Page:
Welcome to the SPI Comprehensive Guide to Writing and Publishing a Book!
Here at SPI we have supported Pat in self-publishing not one, not two, but three books: Let Go, Will It Fly?, and Superfans. That’s right—as of 2019 all of Pat’s books have been self-published. In addition to supporting Pat’s books, several members of our team have years of industry experience as publishing professionals working as writers, editors, and consultants for other authors on books that have been both self-published and traditionally published. As a team we have made plenty of mistakes, but we’ve also done a lot of things right, landing one of Pat’s books on the Wall Street Journal bestseller list and hitting the number-one bestseller spot in multiple categories on Amazon.
All that to say, a lot of collective experience has gone into gathering the best information on writing and publishing a book that we can and compiling it in one place. Our goal with the SPI Comprehensive Guide to Writing & Publishing Your Book is to make it super easy for you to find what you need depending on where you are with your book and what type of publishing you’d like to pursue.
This epic guide, and the others that we publish here on SPI, is our way of sharing the knowledge and experience we have gained in book publishing directly with you, for free. Why? Because we know how valuable it is for you and your brand to have a published book with your name on it as the author. And if publishing a book is something you’ve been thinking about doing, we want to help you accomplish that goal, for your sake and the sake of the people you serve with your business.
One of our core values here at SPI is to pay forward what we’ve learned. So let’s get right into it with you, your book, and getting it published for your audience to actually read!
Let’s start with one question, and perhaps the most important one to ask . . .
What is the benefit of writing and publishing a book?
If you’ve been in the online business space for even a short amount of time, you’ve probably heard someone say that the best way to spread an idea or message is with a book. And it’s true. Imagine that a prospective client or customer lands on your website for the first time and they are trying to navigate through your massive content archive to find out what you’re all about.
Now imagine that you had a book that neatly packages and organizes your core message in a way that is meant to resonate with your exact target audience. It’s the most essential stuff all in one place, and can be read in a relatively short amount of time.
Speaking of the most essential stuff, writing a book forces you to get clear on your message because you can’t include everything, and you have to make decisions about what to include and what to edit out. It’s no easy task, and when it’s done it demonstrates your fortitude and dedication to honing what you want to say, actually writing it, and seeing a huge project through to the end. You may have done this in other areas of your life, especially in your business, but how can you showcase that work that’s so often behind the scenes? A book is a visible, tangible way to tell your story, one that will continue to live on the shelf even long after it’s been read.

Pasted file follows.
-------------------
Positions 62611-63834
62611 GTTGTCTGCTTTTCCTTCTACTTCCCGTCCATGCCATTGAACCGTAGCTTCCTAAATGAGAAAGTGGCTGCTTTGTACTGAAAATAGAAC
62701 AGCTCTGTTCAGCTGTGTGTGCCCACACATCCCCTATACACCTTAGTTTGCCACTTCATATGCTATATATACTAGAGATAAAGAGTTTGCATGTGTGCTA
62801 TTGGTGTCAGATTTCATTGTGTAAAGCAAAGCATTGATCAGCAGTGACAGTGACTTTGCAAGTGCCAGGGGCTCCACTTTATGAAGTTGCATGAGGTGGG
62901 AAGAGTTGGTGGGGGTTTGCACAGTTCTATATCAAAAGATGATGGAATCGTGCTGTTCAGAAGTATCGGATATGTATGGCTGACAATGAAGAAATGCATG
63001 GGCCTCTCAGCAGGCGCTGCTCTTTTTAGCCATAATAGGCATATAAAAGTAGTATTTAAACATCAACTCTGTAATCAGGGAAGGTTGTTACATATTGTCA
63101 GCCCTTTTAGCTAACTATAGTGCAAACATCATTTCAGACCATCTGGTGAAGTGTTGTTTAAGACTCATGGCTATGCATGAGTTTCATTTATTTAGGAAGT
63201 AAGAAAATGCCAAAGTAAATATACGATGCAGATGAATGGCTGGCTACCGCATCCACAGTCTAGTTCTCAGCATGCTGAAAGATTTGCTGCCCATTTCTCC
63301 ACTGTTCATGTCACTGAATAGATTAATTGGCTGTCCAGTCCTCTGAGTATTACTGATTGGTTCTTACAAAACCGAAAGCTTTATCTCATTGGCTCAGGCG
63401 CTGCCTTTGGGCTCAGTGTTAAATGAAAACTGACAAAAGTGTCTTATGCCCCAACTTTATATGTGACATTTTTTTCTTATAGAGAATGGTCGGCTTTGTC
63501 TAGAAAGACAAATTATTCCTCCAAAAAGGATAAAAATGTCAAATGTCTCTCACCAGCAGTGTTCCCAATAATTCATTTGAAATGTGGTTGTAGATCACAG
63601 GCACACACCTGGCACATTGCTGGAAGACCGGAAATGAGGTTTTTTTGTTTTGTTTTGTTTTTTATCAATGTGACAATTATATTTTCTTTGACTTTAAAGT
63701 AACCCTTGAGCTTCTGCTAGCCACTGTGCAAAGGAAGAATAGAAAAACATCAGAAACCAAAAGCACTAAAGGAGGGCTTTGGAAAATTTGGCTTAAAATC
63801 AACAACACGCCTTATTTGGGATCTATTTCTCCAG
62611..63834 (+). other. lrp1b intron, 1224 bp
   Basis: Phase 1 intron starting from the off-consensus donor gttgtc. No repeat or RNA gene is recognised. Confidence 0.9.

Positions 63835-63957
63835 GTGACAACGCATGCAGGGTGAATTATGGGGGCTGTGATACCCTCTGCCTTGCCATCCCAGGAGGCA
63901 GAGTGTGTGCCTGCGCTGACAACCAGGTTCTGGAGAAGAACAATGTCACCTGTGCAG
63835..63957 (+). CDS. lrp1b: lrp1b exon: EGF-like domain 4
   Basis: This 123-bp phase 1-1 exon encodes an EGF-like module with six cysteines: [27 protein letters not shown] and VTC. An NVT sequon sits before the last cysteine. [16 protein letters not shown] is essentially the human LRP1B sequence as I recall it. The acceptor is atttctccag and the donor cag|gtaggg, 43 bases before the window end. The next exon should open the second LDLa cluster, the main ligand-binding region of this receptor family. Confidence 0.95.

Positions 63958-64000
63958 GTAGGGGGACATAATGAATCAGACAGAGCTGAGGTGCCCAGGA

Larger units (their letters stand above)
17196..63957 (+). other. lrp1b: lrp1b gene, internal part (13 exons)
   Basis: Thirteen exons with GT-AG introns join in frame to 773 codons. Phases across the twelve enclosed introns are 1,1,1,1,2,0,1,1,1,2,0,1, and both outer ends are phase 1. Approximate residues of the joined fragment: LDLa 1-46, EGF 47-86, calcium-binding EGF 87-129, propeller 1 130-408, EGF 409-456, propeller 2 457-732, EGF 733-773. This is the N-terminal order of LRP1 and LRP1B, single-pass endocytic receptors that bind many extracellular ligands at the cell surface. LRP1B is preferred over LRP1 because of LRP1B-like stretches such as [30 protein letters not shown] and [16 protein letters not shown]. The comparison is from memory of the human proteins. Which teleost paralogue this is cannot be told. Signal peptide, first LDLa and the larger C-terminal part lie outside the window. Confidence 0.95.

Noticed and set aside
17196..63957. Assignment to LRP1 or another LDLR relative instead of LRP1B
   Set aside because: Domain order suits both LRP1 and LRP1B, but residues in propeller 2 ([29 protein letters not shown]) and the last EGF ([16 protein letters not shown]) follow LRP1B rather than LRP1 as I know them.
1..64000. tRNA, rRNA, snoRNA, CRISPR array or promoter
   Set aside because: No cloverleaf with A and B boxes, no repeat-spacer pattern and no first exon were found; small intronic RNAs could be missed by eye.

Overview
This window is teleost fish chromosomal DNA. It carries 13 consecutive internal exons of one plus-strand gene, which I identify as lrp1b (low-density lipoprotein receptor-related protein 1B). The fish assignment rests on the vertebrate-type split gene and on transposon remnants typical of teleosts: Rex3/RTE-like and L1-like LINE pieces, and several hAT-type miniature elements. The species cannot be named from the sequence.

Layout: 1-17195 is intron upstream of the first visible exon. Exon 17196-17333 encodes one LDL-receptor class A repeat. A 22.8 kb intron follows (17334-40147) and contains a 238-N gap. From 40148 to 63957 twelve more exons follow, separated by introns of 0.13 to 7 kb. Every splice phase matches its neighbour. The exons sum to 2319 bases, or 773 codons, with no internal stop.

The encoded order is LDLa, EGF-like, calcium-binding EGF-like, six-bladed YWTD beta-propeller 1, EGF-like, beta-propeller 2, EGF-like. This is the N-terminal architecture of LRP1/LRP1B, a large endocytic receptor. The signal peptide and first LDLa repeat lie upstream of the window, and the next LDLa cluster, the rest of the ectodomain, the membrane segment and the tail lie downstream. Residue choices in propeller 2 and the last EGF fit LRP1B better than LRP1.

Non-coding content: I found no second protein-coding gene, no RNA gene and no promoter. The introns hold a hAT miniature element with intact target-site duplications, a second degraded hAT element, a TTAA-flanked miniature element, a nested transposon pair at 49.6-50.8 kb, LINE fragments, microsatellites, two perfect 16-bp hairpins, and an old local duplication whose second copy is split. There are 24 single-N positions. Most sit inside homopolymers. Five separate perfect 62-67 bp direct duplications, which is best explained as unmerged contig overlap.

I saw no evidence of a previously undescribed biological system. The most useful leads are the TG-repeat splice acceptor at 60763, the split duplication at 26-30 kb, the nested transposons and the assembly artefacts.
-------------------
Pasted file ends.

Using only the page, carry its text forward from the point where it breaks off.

A book is also a way to establish yourself as an authority in your field or niche. It used to be that only the experts (famous people with big accomplishments) or established writers had access to getting published and were invited to write books. That is no longer the case in the twenty-first century, but there is still an association of authority that is inherent with being an author—if someone has written a book, then they must know what they are talking about.
Lastly, what about the benefit of making money from a book? Yes, a book can absolutely be a new revenue stream for your business. That said, in our experience the goal of making money from a book shouldn’t be the only reason to write and publish one—a book can definitely drive revenue, but you have to remember that the revenue it drives will likely be more than strictly sales of the book itself. The book will be building brand awareness, getting people to know, like, and trust you, and even promote your business philosophy or service. Once people are familiar with you because of your book, they are more likely to spend money with you for your other products or services.
What to Expect in this Epic Guide to Self Publishing
Many aspiring authors get overwhelmed just thinking about writing a book and never take action. This is completely understandable—writing and publishing a book is a huge undertaking. There are a lot of steps, a lot of moving parts, and it’s not something that can be easily done in a month or two (not unless it’s the only thing you’re working on). We get it, and so we’ve broken this guide down into smaller, manageable components that will help you to also think about your book projects in smaller, manageable pieces.
One last thing before we move on: some of the following chapters are written by Pat about his firsthand experience writing and self-publishing his three books, while others are written by me, Janna Maron (content director for SPI), focusing on processes and options that can be applied regardless of how you choose to approach your own book project. Don’t worry—we’ll always let you know who you’re hearing from in a given chapter.